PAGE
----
This is not to say that simply observing and copying stands in for some form of skill. Fully-formed talent in this context is an amalgamation of many things, among them: gracious professionalism, an understanding of musical theory, basic math, a disposition toward the logical, knowledge of signal flow, technical acumen with your chosen platform. These are necessary, but they are not sufficient. Another and more profound lesson in the acquisition of talent may be found amidst the hushed whispers of the painting studio or the wavering heat of the silversmith’s shop: the apprentice absorbing the experience of the master, practicing and mastering the techniques of the far and near past before being entrusted to innovate. The formal rigidity of the historical apprenticeship system would be unlikely to serve us well today, but within these confines we find a valuable insight that helps me, at least, with a question I’ve been mulling for years, that the occasional young LD asks: what is the best way to develop the requisite knowhow, the taste, to make with the great lighting?

I’ve discussed this at length before; programming and design and the theory of how we do and, importantly, teach these things occupy a spot in my brain right up there with Star Trek and classic cocktails. In those instances, I discussed theories of color, Itten’s Design and Form, coherence, et cetera. Within this onslaught of theory were some practical instructions, a recommendation to “study the greats” lurking about, but it bears exposition. Study and mastery of the styles and looks (there’s that word again!) of the lighting designers of way-yore and not-so-way-yore is an invaluable aid in the quest for excellence. The lesson therein, distilled: lighting designers have over many years discerned truths, or at least informed opinions about what looks good and what works, and before innovation should come an appreciation of and ability to recreate these truths.

A white hit on your Atomics on a snare hit looks good. A delayed outward sweep accomplishes the same thing, albeit with a slightly different feeling. This is one tidbit of knowledge. There are many more. The arc of the thing is thus: build your skill through derivation, seek the knowledge of the states of the art, past and present. Access to a multiplicity of streams from productions from a variety of times and spaces are as a river, out of which information may be freely dipt. Copy the ideas into your own programming, as this imparts context sensitivity while expanding your total palette of content to draw from. Then, break the rules to build something new and interesting.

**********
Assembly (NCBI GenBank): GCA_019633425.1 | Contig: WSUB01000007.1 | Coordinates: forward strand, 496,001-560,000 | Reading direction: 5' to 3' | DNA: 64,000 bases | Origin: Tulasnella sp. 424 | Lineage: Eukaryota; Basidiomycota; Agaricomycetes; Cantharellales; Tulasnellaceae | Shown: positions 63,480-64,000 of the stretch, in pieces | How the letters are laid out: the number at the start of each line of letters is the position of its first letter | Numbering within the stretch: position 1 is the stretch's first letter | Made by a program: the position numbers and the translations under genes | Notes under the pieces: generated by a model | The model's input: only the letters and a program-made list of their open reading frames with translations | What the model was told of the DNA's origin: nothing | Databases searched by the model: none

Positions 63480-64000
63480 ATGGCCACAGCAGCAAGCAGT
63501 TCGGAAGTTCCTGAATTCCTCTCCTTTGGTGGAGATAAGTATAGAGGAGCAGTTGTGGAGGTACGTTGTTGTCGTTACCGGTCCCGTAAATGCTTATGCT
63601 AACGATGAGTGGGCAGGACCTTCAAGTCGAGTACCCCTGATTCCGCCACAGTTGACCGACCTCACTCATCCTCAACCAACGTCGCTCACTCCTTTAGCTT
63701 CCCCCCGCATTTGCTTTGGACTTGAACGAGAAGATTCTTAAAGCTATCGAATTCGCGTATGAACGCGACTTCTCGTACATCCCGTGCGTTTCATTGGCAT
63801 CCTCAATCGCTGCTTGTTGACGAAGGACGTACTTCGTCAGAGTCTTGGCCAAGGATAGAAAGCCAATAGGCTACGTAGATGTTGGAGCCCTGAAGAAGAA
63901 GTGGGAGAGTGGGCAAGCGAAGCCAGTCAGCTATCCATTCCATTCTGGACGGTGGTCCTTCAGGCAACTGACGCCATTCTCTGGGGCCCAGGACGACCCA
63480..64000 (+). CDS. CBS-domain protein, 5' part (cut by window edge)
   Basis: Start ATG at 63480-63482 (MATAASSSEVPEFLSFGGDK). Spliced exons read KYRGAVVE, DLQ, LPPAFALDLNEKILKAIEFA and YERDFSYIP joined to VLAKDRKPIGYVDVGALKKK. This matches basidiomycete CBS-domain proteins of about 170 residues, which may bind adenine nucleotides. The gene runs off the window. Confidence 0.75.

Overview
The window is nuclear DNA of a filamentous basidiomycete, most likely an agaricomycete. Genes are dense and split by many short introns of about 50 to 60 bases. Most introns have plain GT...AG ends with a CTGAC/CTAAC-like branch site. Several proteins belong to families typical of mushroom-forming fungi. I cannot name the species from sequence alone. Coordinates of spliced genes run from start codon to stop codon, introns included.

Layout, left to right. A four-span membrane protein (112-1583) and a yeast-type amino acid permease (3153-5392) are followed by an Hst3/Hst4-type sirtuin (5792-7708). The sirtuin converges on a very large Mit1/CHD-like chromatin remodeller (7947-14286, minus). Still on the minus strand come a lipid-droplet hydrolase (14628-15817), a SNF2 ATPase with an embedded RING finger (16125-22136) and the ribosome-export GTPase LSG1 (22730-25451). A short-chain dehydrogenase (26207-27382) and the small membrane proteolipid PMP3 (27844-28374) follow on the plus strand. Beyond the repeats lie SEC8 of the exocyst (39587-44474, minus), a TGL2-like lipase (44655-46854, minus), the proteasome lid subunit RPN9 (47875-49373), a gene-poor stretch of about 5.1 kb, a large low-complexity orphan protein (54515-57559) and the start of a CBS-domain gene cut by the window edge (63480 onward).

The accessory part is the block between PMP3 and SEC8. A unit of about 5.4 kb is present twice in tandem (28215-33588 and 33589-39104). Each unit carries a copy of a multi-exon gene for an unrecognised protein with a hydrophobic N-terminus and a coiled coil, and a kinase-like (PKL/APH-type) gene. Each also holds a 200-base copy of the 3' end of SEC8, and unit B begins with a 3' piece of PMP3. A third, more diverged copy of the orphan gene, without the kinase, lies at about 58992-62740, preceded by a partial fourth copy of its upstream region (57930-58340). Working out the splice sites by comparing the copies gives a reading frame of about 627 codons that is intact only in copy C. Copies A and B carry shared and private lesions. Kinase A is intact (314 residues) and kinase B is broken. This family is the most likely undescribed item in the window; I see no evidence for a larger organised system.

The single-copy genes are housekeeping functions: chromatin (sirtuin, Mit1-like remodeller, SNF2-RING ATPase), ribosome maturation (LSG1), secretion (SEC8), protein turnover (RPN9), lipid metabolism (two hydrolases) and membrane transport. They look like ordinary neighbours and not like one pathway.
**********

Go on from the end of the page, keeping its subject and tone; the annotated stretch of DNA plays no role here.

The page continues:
I think back to my time programming the aforementioned tour, and I realize that missing in my knowledge set was an understanding of what other and older programmers of the time were doing, and this was a consequence of having been essentially self-taught (especially in my early days), plopped down in front of a console and told to get busy. This is not everyone’s experience, and who knows how they do it in the Hallowed Halls of Learning at Full Sail or whatever. I suppose I’m arguing for something ephemeral and in the air; the culture holding itself to an ideal, even if unenforced. Programmer? Maybe not until you’ve watched two or three Jason Baeri shows and can apply yourself to create something that approximates the lavish visual torrents of Hesitation Marks, down to the perfectly-timed pixel-mapped chases on the MagicPanels. Watch Reputation and figure out the best and most efficient way of programming those fireworks on the ColorForces that Eric programmed for the end of the show. Fire up that one Google-owned video website and examine the contours of Bridges to Babylon, wherein Mark Fisher and Patrick Woodruffe created an exquisite baroque monument hewn from gilt sculpture and Vari-Lites and truss and video walls and frickkin’ layering. The show builds, it breathes. The designers and programmers noticed the flaw of overcueing as the show developed and went back and fixed it, showing restraint and good taste. Watching, understanding, learning to replicate the talents of these predecessors confers upon you some measure of their skill.

I’m not arguing for the necessity of exceeding Woodruffian standards in order to consider one’s skills fully-fledged, or even fledged. There are already enough cases of Imposter Syndrome floating about all our upstairs that to add to them would be an act of collective disservice. I think, had I had better access to and understanding of the history of my profession, and (just perhaps) listened more closely and sought out relevant resources, looking back at my early design work wouldn’t feel quite so much like extracting shame juice from a bounty of overripe fruit.

An understanding of the history of what you’re doing, and the big names within it, and the ability to recreate those looks are each shiny tools in your toolbox that build foundations of skill that can be put to your good use. In our second part, we’ll talk about the sharing part of sharing history in greater depth.

  1. This is not old. I know.